Vienna – Museum für Völkerkunde now World Museum 167




Oba of Benin never endorsed donation of artefacts to foreign museum




Friday, 04 April 2014 00:00  Written by Alemma-Ozioruva Aliu



Over six months after the Museum of Fine Arts (MFA) Boston, U.S. opened a Benin gallery for the donated controversial artefacts in its possession, Prince Edun Akenzua, a younger brother to the reigning Oba Erediauwa insists that the foreign museum used some Nigerians resident abroad to impersonate the Oba and got forged endorsement. Last year, the museum had received donation of 28 pieces of art in bronzes and six ivories from an American, Mr. Robert Owen Lehman. The donor is the heir to the vast collection of a famous banker, Phillip Lehman (1891-1969), who was one of the early collectors of Benin art. The collection is among the cultural objects looted when the British forces invaded old Benin Kingdom in 1897, which eventually led to sending Oba Ovonramwen Nogbaisi (1888 -1914) to exile in Calabar. An estimated 4, 000 cultural objects from the Benin palace were allegedly looted by the British military. But confusion set in when some chiefs who claimed to have got the nod of the Oba led a contingent of controversial representatives of the monarch to MFA, late last year in apparent endorsement of the donation. The alleged impersonators led by some chiefs came under the name, Coalition of Committed Benin Clubs in Boston. Akenzua disowns the group and the chiefs as well as their leaders. The Enogie of Obazuwa is the great-grandson of foremost Benin Monarch, Oba Ovonramwen N’ogbaisi who was banished to Calabar by British imperialists after the Benin invasion of 1897 and died in 1914. Akenzua spoke to Alemma-Ozioruva Aliu on the possible ways of re-possessing the looted artefacts. Excerpts:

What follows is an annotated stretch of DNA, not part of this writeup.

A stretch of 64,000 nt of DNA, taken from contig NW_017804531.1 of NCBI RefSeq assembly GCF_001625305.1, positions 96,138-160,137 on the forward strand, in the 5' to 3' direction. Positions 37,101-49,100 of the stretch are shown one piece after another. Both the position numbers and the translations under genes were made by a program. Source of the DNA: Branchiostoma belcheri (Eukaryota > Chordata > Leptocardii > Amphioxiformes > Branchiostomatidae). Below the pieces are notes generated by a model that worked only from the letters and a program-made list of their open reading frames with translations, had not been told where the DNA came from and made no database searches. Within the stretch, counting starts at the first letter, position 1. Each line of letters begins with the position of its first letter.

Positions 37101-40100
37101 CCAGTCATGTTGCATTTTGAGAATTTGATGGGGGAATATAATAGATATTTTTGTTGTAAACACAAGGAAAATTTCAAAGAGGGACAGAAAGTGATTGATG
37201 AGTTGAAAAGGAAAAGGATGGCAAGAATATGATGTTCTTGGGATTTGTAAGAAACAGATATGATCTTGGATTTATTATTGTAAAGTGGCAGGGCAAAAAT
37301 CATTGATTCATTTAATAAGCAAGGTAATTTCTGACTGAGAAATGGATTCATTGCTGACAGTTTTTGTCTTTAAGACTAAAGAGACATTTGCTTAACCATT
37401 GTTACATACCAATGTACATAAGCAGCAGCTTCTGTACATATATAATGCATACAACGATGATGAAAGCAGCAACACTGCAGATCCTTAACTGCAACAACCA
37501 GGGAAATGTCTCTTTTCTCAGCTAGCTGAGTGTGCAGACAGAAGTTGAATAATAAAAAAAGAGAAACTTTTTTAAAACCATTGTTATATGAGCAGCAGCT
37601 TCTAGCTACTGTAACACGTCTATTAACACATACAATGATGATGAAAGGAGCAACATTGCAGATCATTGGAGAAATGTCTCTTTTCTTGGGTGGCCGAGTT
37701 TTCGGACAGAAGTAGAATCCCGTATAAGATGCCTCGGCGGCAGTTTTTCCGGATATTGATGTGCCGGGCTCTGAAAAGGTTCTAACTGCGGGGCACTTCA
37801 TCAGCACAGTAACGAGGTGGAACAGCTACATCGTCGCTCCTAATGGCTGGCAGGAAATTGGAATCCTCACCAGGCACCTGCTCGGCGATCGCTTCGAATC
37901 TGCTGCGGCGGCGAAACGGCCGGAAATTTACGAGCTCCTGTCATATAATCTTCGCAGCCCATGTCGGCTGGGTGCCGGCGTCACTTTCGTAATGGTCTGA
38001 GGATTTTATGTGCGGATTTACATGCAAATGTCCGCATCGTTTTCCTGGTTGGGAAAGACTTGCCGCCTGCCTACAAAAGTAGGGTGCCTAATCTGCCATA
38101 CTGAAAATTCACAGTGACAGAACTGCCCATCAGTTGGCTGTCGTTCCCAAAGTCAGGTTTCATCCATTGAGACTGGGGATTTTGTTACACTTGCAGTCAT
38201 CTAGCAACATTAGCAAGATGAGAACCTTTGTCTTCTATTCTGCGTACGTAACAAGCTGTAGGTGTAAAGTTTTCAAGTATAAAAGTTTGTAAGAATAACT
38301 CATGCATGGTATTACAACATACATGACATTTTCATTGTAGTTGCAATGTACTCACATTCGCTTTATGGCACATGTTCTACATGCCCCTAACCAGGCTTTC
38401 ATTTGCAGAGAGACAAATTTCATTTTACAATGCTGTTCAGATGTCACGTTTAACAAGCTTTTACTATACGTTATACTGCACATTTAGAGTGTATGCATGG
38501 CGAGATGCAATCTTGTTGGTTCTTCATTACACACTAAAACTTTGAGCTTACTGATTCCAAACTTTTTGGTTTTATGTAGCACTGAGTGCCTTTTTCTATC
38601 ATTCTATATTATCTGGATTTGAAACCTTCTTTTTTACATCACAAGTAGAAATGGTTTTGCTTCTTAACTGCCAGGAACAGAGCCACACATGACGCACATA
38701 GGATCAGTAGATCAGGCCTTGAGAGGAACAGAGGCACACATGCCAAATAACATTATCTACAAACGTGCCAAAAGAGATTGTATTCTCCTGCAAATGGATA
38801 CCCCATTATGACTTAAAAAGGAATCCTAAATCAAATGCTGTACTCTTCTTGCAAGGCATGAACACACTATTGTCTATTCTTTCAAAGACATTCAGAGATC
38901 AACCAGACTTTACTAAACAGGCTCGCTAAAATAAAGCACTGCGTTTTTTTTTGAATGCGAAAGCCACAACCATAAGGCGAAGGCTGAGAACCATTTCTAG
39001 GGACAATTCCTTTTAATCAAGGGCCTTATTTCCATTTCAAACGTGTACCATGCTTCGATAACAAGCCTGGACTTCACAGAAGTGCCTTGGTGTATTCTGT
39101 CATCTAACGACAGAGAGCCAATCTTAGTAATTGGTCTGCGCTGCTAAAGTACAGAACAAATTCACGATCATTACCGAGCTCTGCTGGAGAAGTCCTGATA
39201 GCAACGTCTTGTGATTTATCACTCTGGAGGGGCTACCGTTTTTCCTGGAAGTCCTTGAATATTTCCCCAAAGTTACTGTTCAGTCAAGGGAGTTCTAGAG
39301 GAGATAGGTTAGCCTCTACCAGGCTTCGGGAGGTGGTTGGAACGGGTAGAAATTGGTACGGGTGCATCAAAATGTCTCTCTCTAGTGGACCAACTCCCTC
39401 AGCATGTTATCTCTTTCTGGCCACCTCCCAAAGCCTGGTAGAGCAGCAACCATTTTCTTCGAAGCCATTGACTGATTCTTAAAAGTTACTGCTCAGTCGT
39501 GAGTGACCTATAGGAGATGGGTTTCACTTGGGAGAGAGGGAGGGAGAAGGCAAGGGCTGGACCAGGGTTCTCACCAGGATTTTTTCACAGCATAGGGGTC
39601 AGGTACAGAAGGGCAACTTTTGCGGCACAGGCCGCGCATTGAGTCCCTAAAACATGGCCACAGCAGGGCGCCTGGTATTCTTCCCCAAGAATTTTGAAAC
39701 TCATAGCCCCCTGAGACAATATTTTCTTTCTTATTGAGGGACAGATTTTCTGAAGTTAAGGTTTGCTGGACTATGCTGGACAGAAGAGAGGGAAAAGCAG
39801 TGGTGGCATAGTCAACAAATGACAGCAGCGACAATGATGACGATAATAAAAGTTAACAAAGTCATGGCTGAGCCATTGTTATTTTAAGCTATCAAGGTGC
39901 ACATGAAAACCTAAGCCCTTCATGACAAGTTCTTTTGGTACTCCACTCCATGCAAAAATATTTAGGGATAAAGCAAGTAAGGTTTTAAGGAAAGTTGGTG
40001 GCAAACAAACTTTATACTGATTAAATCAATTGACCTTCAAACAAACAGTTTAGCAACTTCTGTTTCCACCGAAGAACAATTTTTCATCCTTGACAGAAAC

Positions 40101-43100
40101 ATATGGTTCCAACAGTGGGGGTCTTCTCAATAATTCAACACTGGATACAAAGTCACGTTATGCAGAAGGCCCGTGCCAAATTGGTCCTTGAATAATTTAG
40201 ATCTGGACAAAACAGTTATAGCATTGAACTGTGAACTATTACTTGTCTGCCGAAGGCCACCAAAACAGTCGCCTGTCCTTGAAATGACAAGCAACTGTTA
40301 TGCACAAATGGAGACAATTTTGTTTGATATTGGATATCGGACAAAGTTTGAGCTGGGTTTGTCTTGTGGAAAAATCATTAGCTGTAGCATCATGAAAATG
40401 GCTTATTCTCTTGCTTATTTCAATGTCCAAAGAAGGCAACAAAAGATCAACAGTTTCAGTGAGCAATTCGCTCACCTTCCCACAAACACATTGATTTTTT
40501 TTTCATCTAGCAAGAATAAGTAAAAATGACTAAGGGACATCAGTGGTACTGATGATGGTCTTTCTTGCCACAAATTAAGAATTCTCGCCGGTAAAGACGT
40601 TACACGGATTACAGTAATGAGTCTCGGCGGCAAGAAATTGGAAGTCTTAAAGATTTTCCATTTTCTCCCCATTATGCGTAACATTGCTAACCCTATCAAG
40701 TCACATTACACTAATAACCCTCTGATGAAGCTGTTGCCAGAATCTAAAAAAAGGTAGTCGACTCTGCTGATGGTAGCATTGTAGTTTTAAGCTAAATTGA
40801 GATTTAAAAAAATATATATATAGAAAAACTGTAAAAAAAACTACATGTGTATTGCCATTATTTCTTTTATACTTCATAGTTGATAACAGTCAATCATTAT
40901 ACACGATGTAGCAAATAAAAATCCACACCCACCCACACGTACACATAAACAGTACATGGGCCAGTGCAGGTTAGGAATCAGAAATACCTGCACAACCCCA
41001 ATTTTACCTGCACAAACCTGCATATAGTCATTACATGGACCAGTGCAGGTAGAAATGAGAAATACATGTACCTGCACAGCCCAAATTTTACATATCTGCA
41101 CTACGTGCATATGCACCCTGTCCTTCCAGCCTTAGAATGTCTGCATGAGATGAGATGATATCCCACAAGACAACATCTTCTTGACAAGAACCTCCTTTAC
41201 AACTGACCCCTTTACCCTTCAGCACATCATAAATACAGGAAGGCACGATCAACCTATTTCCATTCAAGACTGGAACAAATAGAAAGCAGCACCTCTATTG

DO you think the agitation for the return of stolen Benin artefacts is still necessary today? What relevance do these items still have on Benin culture?



Number one, they belong to Benin which is very important, but the reason which most of them were made four hundred, five hundred years ago, no longer exist. At that time, they were all made as diaries for the people here. When there was anything relevant in the Benin Nation, the Oba ordered the iguehon to cast that event in bronze just like you will do today whenever you have any important thing that you want to do, you record it in your diary. In those days, the Benin people didn’t know how to write like the Egyptians who had the Hieroglyphics, so whenever there was any important thing, the Oba would instruct that it be cast in brass or bronze that is what they were doing then. About 75 per cent of those things carted away were done as record and diary for the Benin people. Others were done for the various alters. So today, they don’t need to cast things in bronze to record because we can now write, so I will say they would no longer be used as they were used in the past. But nevertheless, these things belong to Benin and now domiciled in other climes with other people who have now put them in their museums and they are making money out of them for themselves over there. If only for that reason, for that purpose, they have to be brought back to their owners. That is our argument.



But will they ever yield to the agitation to return these artefacts?